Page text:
Tuesday, April 25, 2006

Surfing Through "The History Boys"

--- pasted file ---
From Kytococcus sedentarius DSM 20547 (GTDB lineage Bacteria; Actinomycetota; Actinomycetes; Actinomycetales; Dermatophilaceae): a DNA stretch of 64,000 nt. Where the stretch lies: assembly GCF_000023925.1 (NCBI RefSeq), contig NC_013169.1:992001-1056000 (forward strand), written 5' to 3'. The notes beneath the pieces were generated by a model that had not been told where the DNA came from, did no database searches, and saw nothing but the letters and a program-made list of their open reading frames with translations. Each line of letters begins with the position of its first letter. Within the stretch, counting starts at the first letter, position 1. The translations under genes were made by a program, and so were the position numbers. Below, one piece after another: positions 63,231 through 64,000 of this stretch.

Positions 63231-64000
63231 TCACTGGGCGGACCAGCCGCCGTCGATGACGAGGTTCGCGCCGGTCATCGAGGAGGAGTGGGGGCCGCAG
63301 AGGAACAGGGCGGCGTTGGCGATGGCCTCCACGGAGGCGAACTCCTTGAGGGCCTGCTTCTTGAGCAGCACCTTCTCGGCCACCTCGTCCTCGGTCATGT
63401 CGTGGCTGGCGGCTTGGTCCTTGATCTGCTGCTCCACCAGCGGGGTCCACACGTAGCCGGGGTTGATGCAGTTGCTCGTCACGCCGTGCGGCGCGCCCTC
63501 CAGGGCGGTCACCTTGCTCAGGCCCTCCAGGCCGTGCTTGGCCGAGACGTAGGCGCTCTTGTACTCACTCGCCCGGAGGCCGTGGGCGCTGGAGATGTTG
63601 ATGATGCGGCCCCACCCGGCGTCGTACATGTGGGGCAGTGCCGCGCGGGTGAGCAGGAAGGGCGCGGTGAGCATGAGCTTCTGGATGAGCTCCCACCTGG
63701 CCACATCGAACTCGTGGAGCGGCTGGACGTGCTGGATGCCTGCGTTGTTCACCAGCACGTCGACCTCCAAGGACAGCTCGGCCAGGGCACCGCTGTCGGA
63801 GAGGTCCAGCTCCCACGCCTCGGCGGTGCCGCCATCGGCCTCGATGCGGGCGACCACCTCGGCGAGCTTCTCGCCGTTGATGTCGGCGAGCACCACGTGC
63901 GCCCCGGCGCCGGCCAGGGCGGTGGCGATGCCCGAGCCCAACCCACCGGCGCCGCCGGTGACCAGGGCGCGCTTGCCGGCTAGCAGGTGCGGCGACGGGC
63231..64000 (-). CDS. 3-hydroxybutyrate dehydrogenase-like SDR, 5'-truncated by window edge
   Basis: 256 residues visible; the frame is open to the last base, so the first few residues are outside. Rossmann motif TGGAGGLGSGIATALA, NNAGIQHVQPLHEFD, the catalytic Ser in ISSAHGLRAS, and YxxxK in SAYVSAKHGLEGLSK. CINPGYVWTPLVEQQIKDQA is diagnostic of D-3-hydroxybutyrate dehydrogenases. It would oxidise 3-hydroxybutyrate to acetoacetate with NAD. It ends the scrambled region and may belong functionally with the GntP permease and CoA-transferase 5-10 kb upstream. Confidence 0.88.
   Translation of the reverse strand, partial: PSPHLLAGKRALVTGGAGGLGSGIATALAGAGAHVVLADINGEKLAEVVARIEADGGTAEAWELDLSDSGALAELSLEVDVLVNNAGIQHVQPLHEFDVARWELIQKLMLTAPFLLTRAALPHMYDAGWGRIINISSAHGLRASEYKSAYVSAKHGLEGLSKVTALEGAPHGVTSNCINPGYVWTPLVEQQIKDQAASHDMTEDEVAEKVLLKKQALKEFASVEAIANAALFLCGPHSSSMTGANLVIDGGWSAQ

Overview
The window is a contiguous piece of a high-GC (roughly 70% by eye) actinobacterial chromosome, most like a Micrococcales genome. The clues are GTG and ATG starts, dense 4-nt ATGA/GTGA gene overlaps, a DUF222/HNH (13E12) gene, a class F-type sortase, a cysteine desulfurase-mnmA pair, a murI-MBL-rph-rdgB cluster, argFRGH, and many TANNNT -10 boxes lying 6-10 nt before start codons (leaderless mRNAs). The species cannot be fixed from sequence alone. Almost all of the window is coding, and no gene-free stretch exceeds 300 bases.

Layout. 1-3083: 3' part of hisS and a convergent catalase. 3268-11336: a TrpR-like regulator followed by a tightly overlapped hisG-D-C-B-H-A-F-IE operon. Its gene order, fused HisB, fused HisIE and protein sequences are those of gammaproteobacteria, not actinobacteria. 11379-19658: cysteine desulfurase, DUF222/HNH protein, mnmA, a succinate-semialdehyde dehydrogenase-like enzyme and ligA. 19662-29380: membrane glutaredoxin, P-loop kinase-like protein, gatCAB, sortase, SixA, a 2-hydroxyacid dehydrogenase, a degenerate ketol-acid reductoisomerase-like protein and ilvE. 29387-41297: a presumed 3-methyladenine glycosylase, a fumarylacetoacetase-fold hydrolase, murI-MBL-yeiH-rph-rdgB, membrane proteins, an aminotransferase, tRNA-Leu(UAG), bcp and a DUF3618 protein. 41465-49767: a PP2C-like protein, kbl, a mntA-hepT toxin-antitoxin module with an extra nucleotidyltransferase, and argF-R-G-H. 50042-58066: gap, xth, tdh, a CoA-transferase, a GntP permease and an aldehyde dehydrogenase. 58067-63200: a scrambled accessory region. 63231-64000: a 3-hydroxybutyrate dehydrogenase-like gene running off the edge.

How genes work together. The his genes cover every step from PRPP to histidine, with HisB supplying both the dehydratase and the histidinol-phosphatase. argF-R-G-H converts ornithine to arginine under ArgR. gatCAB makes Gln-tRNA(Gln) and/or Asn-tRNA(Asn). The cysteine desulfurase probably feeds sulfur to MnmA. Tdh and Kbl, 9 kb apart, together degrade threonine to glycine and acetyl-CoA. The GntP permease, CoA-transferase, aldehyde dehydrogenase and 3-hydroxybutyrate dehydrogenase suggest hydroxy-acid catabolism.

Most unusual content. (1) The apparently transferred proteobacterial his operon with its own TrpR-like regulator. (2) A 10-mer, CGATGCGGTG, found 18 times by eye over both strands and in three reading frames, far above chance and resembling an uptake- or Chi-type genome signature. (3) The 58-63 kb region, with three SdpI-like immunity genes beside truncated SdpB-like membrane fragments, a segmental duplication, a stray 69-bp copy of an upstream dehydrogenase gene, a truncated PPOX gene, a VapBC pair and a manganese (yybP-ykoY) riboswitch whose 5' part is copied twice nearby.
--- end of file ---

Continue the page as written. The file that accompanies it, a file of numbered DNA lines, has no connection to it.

I saw this Alan Bennett play in London last year and couldn't wait to see it again on Broadway. It's a great production of a good play. The story of a group of lads (about 18 years old) studying for the entrance exam to Oxford and Cambridge, it's filled with wit, humor and -- rather unexpectedly -- song. Richard Griffiths commands the stage as Hector, a winning teacher who encourages free thinking and knowledge for knowledge's sake. He also gives the older lads a ride home on his motorcycle so the unhappily married Hector can fiddle with their privates. His arch enemy is a new teacher brought in to coach the lads for their exams and give them tips for brightening up their essays, like arguing that it was Great Britain that prompted WWI or that it was Japan that was caught sleeping during Pearl Harbor -- anything "clever" to catch the eye, and truth be damned. This simple clash of ideas is fodder enough for a great show -- and indeed one of the most gripping moments occurs when Hector gives the gay Jewish lad Posner a detailed lecture on a poem by Hardy. (Believe me, the audience is transfixed.) And with the boys encouraged to sing old British pop tunes, act out the endings to classic films like "Brief Encounters" or practice French by pretending to visit a bordello, the stage is bursting with energy. A pity that Bennett feels the need to make his wider aims so obvious by throwing in politics, TV historians, making the "clever" teacher a complete fraud and then capping it off with a sentimental gambit more appropriate for "Goodbye Mr. Chips." But 90% of the show is pure delight and I'd love to be there on closing night in September. It's already been filmed, so you'll be able to see the movie version this fall with the same cast. Don't miss it.

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